×
  • Oil & Gas - News
  • Updated: October 24, 2023

Nigeria To Reduce Methane By 2031, Gas Flaring By 2030 — Study

Nigeria To Reduce Methane By 2031, Gas Flaring By 2030 — S

Nigeria aims to reduce methane emissions to 60% by 2031 and cease gas flaring by 2030, according to the International Energy Agency (IEA).

This was mentioned in the October 2023 IEA study, The Importance of Reducing Methane from Fossil Fuels

Nigeria has implemented emissions control rules for the upstream oil and gas sector, according to the IEA report. The country's declared goals are to cease regular gas flaring by 2030 and to significantly reduce fugitive methane emissions by 60% by 2031.

In order to reduce emissions and the use of fossil fuels while maintaining steady access to energy services, there is a rising need for cleaner energy sources, which is why this project is in line with that shift.

The Nigerian Upstream Petroleum Regulatory Commission (NUPRC) released recommendations in November 2022 with the specific goal of defining actions that upstream oil and gas sector operators must do to avoid and control greenhouse gas emissions at both new and existing facilities.

The recommendations seek to mitigate negative effects on the environment and society, stop the waste of natural resources, and assist Nigeria in meeting its carbon reduction goals.

Per the prescribed standards, the NUPRC observed that operators must create and submit greenhouse gas (GHG) management plans no later than six months after the legislation goes into force.

The plans should include accounting procedures, emission source inventories, and timetables for achieving net-zero emissions.

Meanwhile, operators are required to do routine inspections under Leak Detection and Repair (LDAR) using authorised techniques such as optical gas imaging.

The inspection schedule calls for one inspection in the first year, two in the second, and four in the years that follow.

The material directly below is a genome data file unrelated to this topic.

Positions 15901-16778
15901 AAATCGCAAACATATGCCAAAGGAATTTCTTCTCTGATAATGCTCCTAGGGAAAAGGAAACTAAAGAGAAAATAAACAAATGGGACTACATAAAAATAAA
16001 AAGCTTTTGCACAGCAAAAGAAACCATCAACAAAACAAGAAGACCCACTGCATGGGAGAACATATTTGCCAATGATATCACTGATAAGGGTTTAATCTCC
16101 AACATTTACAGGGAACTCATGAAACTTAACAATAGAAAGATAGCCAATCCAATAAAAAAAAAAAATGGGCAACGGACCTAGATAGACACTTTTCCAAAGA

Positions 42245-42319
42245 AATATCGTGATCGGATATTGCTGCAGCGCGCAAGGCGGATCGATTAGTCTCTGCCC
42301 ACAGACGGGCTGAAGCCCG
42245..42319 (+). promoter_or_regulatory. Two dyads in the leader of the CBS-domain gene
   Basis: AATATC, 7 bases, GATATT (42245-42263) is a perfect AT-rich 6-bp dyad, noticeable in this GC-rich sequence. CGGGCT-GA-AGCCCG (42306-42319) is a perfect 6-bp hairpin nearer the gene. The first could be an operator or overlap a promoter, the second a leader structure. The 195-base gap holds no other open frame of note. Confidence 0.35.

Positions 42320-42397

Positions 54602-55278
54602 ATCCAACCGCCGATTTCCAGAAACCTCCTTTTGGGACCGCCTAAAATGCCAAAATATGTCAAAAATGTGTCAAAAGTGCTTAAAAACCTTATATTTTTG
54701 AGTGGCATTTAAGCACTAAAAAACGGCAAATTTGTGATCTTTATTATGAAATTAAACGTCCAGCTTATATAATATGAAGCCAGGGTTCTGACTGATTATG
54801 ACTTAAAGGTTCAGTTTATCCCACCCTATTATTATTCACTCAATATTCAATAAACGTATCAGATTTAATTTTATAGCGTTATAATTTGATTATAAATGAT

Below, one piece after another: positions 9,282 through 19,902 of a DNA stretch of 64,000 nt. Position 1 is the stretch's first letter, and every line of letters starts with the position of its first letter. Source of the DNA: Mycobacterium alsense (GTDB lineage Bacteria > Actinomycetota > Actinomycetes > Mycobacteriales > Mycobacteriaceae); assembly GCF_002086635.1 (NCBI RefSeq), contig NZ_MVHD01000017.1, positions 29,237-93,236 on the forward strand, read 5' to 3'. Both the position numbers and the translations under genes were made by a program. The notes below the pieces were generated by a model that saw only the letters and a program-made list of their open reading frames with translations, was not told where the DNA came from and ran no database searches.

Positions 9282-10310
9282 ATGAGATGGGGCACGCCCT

Large leaks must be fixed by operators within five working days, while small leaks must be fixed within fourteen.

Additionally, under the Commission's supervision, operators are required to keep track of their LDAR equipment and inspection reports in order for the Commission to grant a certificate.

Unlit flares that are emitting gas must be repaired in fewer than 48 hours. Replace smoking or spitting flare tips within two years of the recommendations going into effect, or within sixty days of the second year of inspection.

The International Energy Agency (IEA) projects that worldwide demand for coal would fall by more than 90% between 2022 and 2050, while the demand for oil and natural gas will decrease dramatically by about 80% between 2022 and 2050.

Therefore, it is anticipated that methane emissions from fossil fuels, which were around 120 million metric tonnes in 2022, will drop to 85 million metric tonnes by 2030 and then to 20 million metric tonnes by 2050, or a reduction of about 85% from 2022 levels.

Crucially, these reductions will take place even in the absence of intentional initiatives to lower methane, mostly as a result of lower fossil fuel production and use.

But it is important to stress that if targeted steps aren't taken to reduce methane emissions from burning fossil fuels, average global surface temperatures are expected to rise by more than 1.6°C by 2050.

The probability of climate-related damages and the potential crossing of irreversible climatic tipping points are greatly increased by such a larger temperature rise, highlighting the need of coordinated actions to reduce methane emissions and fight climate change.

Related Topics

Join our Telegram platform to get news update Join Now

0 Comment(s)

See this post in...

Notice

We have selected third parties to use cookies for technical purposes as specified in the Cookie Policy. Use the “Accept All” button to consent or “Customize” button to set your cookie tracking settings